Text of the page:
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Government plans massive mine clearance operation

[Iraq] Discarded mines at Basra University.
Landmines continue to litter Iraqi soil (Mike White)

Iraq is planning a huge mine clearance operation in a bid to rid itself of some 25 million unexploded mines in some 4,000 minefields, Environment Minister Narmin Othman said on 3 February.

[Read this report in Arabic]

She said a detailed report on mine clearance plans would be presented to the government by September 2008.

“According to global statistics, Iraq has about 25 percent of the world’s unexploded landmines due to the wars it was involved in,” Narmin told IRIN in a telephone interview.

The mines were laid during the 1980-88 Iraq-Iran war, the first Gulf War following Iraq’s invasion of Kuwait in 1991, and the 2003 US-led invasion of Iraq which toppled Saddam Hussein.

“The majority of these landmines are concentrated in the border areas that stretch from the north with Turkey and Iran to the border with Kuwait in the south,” Narmin said.

Mines commission ineffective

After the US-led invasion in 2003, Iraq established a Mines Commission affiliated to the Planning Ministry. It was tasked to report on the numbers and locations of unexploded mines, draw up mine-related laws and engage mine clearance companies.

''According to global statistics, Iraq has about 25 percent of the world’s unexploded landmines due to the wars it was involved in.''

However, no major mine clearance operations have taken place because of the security situation.

“The government has been busy with the biggest threat against its existence, which is terrorism and that is why many mines did not get the attention they deserved,” government spokesman Ali al-Dabbagh told a press conference on 23 January.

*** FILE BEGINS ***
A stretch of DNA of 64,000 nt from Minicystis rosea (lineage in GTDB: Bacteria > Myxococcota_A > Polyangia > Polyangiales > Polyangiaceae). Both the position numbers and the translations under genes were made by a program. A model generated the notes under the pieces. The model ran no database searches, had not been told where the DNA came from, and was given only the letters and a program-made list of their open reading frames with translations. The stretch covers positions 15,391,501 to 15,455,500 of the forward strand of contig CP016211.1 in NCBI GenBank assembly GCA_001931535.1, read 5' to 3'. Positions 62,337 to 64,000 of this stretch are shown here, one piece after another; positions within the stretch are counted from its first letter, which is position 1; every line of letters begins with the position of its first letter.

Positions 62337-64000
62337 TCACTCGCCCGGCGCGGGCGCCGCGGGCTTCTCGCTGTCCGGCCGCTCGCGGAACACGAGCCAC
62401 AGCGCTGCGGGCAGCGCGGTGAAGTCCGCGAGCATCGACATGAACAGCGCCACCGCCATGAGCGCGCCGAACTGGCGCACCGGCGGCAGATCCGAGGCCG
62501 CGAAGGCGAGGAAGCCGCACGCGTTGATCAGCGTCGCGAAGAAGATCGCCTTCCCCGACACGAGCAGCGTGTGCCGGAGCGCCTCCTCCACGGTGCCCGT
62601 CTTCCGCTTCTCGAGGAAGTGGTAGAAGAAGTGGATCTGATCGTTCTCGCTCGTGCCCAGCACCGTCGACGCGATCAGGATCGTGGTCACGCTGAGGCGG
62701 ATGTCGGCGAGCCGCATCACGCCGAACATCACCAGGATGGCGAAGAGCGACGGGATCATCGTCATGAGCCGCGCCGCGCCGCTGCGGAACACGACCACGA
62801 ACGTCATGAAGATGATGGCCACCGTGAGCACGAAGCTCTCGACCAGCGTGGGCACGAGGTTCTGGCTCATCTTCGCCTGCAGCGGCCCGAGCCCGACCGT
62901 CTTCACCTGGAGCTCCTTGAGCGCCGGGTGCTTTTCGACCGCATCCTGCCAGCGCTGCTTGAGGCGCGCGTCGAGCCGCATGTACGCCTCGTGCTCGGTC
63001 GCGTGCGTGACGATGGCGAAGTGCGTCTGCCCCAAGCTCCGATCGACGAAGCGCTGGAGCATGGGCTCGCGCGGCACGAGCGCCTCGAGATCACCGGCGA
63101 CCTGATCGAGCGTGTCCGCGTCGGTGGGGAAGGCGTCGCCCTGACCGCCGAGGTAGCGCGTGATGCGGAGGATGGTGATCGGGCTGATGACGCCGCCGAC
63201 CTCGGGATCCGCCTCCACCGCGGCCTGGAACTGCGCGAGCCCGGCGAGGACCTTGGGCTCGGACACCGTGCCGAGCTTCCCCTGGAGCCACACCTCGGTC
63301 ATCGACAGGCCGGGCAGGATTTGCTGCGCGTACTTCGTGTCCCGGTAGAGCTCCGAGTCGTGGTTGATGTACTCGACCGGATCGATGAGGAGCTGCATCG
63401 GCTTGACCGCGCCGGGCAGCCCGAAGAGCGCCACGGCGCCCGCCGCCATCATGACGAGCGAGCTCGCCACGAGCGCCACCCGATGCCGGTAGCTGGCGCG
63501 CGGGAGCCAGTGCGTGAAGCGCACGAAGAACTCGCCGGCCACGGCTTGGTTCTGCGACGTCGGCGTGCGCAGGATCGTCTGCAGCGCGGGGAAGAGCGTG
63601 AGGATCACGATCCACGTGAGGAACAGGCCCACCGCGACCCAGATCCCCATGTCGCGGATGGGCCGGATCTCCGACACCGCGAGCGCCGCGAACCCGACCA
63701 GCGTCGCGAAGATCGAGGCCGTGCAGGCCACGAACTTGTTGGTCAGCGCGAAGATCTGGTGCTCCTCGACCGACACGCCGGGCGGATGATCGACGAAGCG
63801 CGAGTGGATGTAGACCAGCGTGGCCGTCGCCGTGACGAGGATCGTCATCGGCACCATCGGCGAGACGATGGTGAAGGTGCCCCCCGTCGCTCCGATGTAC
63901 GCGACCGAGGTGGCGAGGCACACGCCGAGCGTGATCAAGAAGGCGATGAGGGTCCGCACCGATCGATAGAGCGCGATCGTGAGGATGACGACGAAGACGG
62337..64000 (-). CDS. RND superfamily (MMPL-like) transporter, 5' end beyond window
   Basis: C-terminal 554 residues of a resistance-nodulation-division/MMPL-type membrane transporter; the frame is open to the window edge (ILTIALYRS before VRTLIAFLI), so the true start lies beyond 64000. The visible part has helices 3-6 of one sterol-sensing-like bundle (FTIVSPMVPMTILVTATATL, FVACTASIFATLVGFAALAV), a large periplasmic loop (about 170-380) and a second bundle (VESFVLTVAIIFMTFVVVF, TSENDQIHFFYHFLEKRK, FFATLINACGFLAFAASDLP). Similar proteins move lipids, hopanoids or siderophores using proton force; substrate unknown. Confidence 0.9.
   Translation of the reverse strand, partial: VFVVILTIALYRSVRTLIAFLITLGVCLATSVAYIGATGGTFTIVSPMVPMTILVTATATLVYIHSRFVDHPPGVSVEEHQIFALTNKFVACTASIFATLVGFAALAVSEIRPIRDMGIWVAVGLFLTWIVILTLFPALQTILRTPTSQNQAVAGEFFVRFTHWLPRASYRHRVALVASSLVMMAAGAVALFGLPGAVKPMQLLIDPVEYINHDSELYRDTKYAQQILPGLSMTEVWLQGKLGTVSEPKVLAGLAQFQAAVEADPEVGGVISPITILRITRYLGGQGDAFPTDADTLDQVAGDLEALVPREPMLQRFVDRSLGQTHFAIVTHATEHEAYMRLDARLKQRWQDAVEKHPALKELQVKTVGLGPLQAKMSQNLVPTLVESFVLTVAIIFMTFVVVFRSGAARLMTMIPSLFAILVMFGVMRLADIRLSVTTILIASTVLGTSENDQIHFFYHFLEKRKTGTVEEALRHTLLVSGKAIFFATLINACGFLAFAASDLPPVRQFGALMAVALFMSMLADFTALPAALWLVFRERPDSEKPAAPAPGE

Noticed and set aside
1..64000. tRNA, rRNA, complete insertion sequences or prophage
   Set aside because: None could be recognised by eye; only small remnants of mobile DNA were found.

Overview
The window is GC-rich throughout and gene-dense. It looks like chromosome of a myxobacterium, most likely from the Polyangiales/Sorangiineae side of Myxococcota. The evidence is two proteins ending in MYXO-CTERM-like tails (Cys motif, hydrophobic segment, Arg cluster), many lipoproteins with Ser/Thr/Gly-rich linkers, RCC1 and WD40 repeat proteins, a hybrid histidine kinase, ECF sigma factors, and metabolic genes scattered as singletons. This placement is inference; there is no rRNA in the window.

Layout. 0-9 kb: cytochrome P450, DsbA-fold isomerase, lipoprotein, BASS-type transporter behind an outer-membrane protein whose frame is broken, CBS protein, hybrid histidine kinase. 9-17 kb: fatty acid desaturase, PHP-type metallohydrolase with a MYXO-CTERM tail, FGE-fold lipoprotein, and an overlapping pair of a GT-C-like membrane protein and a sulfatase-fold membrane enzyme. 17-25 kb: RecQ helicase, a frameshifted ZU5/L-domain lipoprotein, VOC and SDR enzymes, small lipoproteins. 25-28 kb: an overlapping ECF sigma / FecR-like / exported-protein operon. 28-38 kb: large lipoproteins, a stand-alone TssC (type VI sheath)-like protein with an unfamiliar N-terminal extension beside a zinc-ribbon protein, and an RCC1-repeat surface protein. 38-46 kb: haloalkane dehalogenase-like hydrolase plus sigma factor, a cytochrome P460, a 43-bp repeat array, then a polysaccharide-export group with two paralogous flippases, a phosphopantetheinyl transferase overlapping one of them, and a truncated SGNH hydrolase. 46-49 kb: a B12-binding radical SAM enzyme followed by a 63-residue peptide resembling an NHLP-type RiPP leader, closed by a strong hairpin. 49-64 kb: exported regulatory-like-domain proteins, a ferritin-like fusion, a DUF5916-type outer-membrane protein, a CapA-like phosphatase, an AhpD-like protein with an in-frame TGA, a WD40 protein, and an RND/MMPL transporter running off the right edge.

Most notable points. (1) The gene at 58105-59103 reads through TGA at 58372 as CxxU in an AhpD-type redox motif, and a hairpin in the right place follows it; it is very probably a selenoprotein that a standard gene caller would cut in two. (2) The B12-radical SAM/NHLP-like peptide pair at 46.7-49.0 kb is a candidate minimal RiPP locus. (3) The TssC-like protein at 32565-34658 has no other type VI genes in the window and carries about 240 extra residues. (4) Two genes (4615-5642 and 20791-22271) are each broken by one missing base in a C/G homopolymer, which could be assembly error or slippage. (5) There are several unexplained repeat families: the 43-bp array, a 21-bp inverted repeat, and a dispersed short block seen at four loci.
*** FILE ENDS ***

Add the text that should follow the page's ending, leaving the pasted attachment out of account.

“For every Iraqi citizen there is a mine that could kill him [or her] at any moment,” al-Dabbagh added.

Last August, the government decided to put the Mines Commission under the Ministry of Environment.

“Since then, our ministry has been involved in detailed studies with the help of the UN and global partners,” Narmin said.

Access to farmland, oil fields lost

Narmin said many aspects of life had been affected by the mines.

"Because of these landmines, Iraq has lost access to thousands of hectares of farmland and has been unable to invest properly in its oil fields," she said.

''Because of these landmines, Iraq has lost access to thousands of hectares of farmland and has been unable to invest properly in its oil fields.''

UN Resident Coordinator and Humanitarian Coordinator David Shearer agreed.

“The heavy contamination of landmines had many different effects. The importance of this explosive material is not just about the damage it can do to ordinary people, it also impacts the economic development of Iraq itself," he said.

“The development of oil reserves and other industries in southern Iraq are being hampered by the presence of mines. The people cannot use agricultural areas as they should for their own economic development," said Shearer, who is also deputy special representative of UN Secretary-General Ban Ki-moon.

Ottawa Convention

Narmin said at the end of February the Iraqi government would sign the Ottawa Convention banning anti-personnel mines.

She said that within six months of signing the Convention, the ministry would present a comprehensive and detailed report to the government on all mine-clearance plans.

“We are in the process of coming up with a comprehensive strategy in this regard but we have yet to put practical measures in place,” she said.


This article was produced by IRIN News while it was part of the United Nations Office for the Coordination of Humanitarian Affairs. Please send queries on copyright or liability to the UN. For more information: https://shop.un.org/rights-permissions

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